Topical issue debate by the Minister for Transport, Tourism and Sport, Shane Ross TD on Bus Éireann

Check against delivery

​​I'd like to thank the Deputy for raising this very important issue and providing the opportunity to clarify a number of the misinformed comments which have been made in recent days.
Last week I met with the Chair of the Bus Éireann who briefed me on a Grant Thornton report that had been presented to the Board by the consultants a few days previously.  Following that meeting I updated my Government colleagues at this week's Cabinet.
Firstly there may well be different drafts in circulation. However, as I've stated last week the consultants presented their report to the Board.
And let me, for once and for all, clarify what that Report is.
Irrespective of what draft people are focussing upon, both the media, and unfortunately some Deputies, are convinced that the Grant Thornton Report is a "plan". It is no such thing.
The Report is an analysis prepared as advice for the Board which reviews some previously developed options, provides a critique of them and makes suggestions for further areas to consider.
The Report is not a plan in itself, and it was not intended that it would be a plan. 
On foot of the Report and the Board's deliberations, the Company is now engaged in preparing an actual plan for its future and will be developing and finalising this over the coming weeks.
Everyone in the House is aware of the circumstances in which Bus Éireann finds itself.  It is losing around €6million a year.  That's simply unsustainable.
These losses are not as a result of the taxpayer's subvention.  In fact last year it received €40 million, over 17% more than it received in 2015 in taxpayer funding.  The Deputy will know, and welcome no doubt, that this year even further increases will be made available to PSO services thanks to the fact I secured an 11% increase in PSO funding generally in the Budget.
Bus Éireann's losses stem from its Expressway services.
Expressway is a fully commercial network of routes, which doesn't receive any Exchequer funding and competes with other operators in what is a highly competitive market.
There have been some voices in recent days who have spoken of a policy problem as being a driving force behind all this.
However, if we take a moment to look at our commercial bus market, we see a sector with strong passenger growth and very competitive prices.
The travelling public, the ordinary public, like what they see.
What they see is more choice, improved frequency, and better fares.
They've voted with their feet and in 2015 passenger numbers on commercial bus services grew by 9.5%, while over the period 2013 to 2015 passenger numbers grew by 13%.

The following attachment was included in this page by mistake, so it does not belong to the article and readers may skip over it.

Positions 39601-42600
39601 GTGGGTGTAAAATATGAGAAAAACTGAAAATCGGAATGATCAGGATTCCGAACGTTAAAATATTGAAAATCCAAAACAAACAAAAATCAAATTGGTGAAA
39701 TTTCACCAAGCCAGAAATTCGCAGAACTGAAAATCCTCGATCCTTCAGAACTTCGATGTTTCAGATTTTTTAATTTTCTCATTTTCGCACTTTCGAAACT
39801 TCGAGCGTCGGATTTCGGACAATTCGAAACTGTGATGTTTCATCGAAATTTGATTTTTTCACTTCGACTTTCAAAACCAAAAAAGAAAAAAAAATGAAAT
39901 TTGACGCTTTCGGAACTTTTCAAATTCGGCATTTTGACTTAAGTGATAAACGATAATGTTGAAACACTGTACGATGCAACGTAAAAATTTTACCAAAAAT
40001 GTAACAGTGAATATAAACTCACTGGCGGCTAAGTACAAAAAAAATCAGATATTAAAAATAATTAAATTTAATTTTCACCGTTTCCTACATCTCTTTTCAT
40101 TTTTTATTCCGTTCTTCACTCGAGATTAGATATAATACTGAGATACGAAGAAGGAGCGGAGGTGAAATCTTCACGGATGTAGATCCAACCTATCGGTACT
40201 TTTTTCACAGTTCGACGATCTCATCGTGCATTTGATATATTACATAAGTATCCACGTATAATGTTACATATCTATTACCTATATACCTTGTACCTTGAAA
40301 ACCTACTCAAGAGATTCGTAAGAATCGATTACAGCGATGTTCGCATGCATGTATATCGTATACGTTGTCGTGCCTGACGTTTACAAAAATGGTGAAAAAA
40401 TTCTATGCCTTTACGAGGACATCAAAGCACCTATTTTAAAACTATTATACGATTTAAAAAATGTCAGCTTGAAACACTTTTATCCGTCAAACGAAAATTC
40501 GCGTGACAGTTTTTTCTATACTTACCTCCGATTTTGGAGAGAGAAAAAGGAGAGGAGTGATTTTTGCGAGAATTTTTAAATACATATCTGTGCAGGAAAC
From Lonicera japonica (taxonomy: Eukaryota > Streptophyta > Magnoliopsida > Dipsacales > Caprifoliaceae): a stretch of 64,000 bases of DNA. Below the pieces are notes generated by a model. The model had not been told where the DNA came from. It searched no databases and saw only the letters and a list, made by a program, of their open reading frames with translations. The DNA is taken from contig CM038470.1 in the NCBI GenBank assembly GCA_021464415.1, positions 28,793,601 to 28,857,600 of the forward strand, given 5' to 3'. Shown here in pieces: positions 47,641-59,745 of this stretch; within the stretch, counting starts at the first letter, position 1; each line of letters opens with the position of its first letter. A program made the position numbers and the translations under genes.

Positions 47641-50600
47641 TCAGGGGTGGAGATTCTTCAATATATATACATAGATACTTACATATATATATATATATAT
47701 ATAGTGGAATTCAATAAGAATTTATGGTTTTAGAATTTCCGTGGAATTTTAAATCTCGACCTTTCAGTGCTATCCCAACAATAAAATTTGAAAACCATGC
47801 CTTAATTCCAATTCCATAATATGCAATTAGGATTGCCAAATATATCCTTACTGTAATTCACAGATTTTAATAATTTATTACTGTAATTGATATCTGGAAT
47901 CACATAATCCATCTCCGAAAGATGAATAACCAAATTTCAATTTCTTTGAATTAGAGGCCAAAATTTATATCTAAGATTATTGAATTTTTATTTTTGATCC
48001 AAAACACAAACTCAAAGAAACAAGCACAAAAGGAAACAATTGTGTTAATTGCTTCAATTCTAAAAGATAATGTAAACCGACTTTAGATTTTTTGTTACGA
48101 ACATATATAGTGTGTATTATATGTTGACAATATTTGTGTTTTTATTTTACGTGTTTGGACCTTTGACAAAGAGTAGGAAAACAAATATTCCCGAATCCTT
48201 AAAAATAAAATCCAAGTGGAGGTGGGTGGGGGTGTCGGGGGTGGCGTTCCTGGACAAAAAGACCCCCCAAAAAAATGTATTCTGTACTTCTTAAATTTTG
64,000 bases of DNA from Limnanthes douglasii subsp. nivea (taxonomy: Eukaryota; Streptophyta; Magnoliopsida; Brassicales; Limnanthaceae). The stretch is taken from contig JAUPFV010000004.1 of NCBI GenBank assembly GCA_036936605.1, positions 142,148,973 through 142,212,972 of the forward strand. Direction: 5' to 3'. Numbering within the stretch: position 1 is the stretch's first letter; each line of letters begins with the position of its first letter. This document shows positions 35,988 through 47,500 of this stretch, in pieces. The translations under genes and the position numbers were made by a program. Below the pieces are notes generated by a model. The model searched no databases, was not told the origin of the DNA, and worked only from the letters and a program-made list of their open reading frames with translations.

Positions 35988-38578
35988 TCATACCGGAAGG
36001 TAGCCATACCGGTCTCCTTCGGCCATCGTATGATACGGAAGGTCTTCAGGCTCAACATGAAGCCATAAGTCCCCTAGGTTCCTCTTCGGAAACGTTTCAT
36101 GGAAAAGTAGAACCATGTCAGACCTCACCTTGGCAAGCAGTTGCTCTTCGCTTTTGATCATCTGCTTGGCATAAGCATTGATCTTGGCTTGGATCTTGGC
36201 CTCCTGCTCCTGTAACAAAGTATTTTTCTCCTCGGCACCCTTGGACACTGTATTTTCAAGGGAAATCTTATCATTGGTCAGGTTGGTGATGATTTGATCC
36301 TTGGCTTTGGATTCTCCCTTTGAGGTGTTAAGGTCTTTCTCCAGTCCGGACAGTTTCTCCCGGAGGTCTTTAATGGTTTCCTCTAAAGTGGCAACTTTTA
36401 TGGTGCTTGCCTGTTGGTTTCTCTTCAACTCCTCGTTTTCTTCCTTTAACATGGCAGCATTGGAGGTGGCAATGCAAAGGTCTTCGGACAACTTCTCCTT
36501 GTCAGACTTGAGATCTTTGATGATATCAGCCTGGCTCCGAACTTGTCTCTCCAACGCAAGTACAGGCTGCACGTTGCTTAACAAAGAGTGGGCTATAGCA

On some corridors passenger growth has been exceptional – Dublin-Cork for example has seen growth of 61%, while Dublin-Limerick has grown by 50%.
Around 23 million people travelled on a commercial bus service in 2015 which means that around 9% of all public transport journeys are now made on commercial buses.
And contrary to some recent commentary this isn't because of a glut of new licenses, in actual fact only 8 licences have issued since 2011 while 11 applications have actually been rejected.
Of course that doesn't mean that the impressive growth in the commercial bus market has not had negative impacts also.  I know we have seen some towns and villages lose services as operators seek to alter routes and improve journey time.
And in response the National Transport Authority (NTA) has used its statutory powers to put in place a taxpayer funded service to ensure that public transport connectivity is not lost. That's precisely the point of our PSO subvention - to provide socially necessary but financially unviable services.  The NTA has clarified in recent days that it can, and will, step into any area, assess the transport needs and ensure continued public transport connectivity.
It is happy to meet with public representatives to discuss these powers and the things it can do, and has done in the past, in these situations.
Bus Éireann does face a difficult situation.  We should not underestimate that.  The discussions which the Company has invited trade unions to commence will require consideration of a range of difficult issues. I am however firmly of the belief that difficult issues such as this can only be resolved through open, constructive and realistic engagement between the company and its employees and I encourage both sides to engage constructively on the matter. 


Date of Speech: 
Thursday, 19 January 2017